This article is part of our December theme, which focuses on one of the least appreciated but most fundamental aspects of well-being: housing. Read our Editorial for more on this theme.
This month’s theme – homelessness – is one that affects all communities. One of the most common causes of homelessness in Australia is domestic and family violence. It is widely understood that one of the most afflicted communities is the Aboriginal and Torres Strait Islander community.
The Little Children are Sacred Report highlighted the mistreatment of Aboriginal women and children in the Northern Territory. In response, the Howard Government launched the Emergency Response or intervention in the Northern Territory. The Rudd and now Gillard Governments continued this policy. A component of this program recognised that these problems contributed to homelessness, and included the need for providing safe housing for women and children fleeing family violence.
Aboriginal women and children experience disproportionate levels of family violence and sexual assault compared to the non-Indigenous population, being 40 times more likely to be victims. This has contributed to the consistently high demand for housing services in Aboriginal communities. Considering the overwhelming evidence of this problem, there is a need for greater housing options and programs specifically tailored to the needs of Aboriginal women and children.
Amongst the various programs available, the more promising are those that are designed to be culturally sensitive to the unique needs of those affected by family violence, and those that address the underlying issues of homelessness. For programs to work they must be culturally safe and build on the strength and understanding of Aboriginal communities.
Solutions that provide an escape for family violence victims … are essential to prevent homelessness.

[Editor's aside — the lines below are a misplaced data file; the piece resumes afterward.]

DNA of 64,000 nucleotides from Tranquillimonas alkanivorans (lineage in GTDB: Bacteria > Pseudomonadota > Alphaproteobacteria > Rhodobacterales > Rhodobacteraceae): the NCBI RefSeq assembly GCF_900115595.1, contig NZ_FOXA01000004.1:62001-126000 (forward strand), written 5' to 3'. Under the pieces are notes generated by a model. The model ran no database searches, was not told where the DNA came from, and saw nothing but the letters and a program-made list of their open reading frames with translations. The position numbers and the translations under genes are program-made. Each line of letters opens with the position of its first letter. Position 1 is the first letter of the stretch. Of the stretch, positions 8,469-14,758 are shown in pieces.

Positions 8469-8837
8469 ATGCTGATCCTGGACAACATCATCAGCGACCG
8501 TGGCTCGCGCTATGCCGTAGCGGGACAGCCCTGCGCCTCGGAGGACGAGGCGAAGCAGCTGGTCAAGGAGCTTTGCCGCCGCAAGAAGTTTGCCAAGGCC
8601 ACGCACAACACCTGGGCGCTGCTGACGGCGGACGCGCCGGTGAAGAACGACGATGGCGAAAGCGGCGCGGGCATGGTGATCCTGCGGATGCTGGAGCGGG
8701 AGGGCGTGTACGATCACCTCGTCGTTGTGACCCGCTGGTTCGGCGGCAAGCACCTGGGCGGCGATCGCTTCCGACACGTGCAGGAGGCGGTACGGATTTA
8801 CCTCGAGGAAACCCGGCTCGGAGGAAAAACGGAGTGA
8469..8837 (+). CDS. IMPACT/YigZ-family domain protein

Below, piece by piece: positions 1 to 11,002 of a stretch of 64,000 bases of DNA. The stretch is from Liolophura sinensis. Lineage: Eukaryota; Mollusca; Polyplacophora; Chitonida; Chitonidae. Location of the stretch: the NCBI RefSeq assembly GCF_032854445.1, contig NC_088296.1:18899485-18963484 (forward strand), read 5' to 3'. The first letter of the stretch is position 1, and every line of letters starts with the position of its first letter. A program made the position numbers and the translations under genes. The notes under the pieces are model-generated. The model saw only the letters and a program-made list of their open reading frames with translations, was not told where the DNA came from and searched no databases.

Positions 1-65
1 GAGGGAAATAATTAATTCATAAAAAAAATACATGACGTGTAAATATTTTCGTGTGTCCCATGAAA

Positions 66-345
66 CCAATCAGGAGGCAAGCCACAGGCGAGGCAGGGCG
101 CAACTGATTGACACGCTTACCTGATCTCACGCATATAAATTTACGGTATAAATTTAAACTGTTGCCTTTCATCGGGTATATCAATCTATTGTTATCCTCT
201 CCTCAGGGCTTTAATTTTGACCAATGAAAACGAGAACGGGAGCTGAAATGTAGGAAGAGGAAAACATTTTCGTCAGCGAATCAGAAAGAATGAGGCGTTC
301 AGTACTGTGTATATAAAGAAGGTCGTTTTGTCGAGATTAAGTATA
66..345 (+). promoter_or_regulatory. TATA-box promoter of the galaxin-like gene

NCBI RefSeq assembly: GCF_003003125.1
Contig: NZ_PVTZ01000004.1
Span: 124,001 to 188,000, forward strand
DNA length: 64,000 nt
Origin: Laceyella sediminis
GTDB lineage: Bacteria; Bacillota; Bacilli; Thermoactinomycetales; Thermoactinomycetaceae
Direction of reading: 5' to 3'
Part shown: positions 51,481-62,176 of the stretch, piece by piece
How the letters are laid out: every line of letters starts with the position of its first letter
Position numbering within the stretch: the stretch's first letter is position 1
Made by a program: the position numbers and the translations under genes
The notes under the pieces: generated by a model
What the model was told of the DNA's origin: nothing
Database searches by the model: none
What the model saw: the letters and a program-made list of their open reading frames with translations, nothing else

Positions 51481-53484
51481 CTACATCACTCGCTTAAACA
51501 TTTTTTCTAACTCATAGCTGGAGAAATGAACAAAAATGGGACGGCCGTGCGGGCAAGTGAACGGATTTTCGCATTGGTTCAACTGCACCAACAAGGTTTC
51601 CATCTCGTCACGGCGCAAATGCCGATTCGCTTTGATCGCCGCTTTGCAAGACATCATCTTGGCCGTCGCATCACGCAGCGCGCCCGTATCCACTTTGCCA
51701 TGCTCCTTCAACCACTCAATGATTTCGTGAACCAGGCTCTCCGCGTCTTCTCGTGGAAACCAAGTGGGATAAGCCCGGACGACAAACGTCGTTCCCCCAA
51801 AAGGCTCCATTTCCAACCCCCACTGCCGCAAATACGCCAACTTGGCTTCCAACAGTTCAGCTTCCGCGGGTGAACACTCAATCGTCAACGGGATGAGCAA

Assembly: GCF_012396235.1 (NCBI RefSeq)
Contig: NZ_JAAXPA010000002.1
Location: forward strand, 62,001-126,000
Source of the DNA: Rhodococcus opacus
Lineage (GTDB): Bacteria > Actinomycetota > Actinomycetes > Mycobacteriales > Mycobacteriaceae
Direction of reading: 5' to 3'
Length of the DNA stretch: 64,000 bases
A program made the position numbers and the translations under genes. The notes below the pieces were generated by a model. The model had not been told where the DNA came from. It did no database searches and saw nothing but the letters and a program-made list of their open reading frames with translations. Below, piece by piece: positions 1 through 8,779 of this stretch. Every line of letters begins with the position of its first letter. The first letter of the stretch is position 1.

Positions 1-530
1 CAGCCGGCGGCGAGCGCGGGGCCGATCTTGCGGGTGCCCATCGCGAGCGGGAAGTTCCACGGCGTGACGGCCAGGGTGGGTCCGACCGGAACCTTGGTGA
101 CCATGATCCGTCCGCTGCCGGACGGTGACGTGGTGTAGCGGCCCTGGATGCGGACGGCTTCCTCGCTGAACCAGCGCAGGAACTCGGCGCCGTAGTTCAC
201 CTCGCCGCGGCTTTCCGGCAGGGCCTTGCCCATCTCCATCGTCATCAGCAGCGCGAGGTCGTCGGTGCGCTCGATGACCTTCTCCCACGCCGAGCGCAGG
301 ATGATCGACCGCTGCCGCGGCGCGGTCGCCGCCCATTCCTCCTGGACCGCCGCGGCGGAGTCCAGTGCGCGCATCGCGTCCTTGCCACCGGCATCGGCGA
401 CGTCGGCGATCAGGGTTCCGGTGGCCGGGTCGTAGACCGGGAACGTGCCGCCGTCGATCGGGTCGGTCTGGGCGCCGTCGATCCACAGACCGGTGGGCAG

Within Aboriginal and Torres Strait Islander communities, escaping family violence can mean dissociation from one’s community, family and land, causing a profound state of homelessness and lack of self-sufficiency.
Solutions that provide an escape for family violence victims, transitioning them from crisis to long term self-sustainability, are essential to prevent homelessness. Moreover, Aboriginal family violence victims require holistic healing that addresses spiritual, cultural and emotional well being.
There are cultural nuisances that contribute to the complexity of underlying issues of family violence and homelessness in Aboriginal communities. As the Women, Domestic and Family Violence and Homelessness report highlights, the complex kinship system puts greater emphasis on the victim and offender to stay together. Some women will fail to report family violence incidents with the understanding that family and community members may support the perpetrator.
Stolen Generation policies continue to have devastating effects on Aboriginal communities. These policies resulted in the separation of families, and deterioration of the family structure and cultural identity. This experience has meant that, for example, some Aboriginal women will often not report an abusive partner to prevent the Department of Human Services from intervening and taking their children away from them. Aboriginal women are also not confident in their ability to obtain the necessary housing outside of their community in order to retain custody of their children after fleeing a violent partner and community. The traumatic legacy of these policies still infiltrates the lives of some Aboriginal people.
Self-sustaining temporary housing … is a first step to preventing homelessness by empowering family violence victims …
To reduce the high rate of homelessness, Aboriginal victims of family violence require the necessary support to strengthen their ability to find long-term housing while in crisis accommodation. However, the availability of housing for women fleeing family violence and sexual assault is limited. Economic conditions have created a shortage of low-rent private housing and have forced more people into the public housing system. According to the report mentioned above, the average waiting period for women seeking public housing after fleeing family violence is about two years.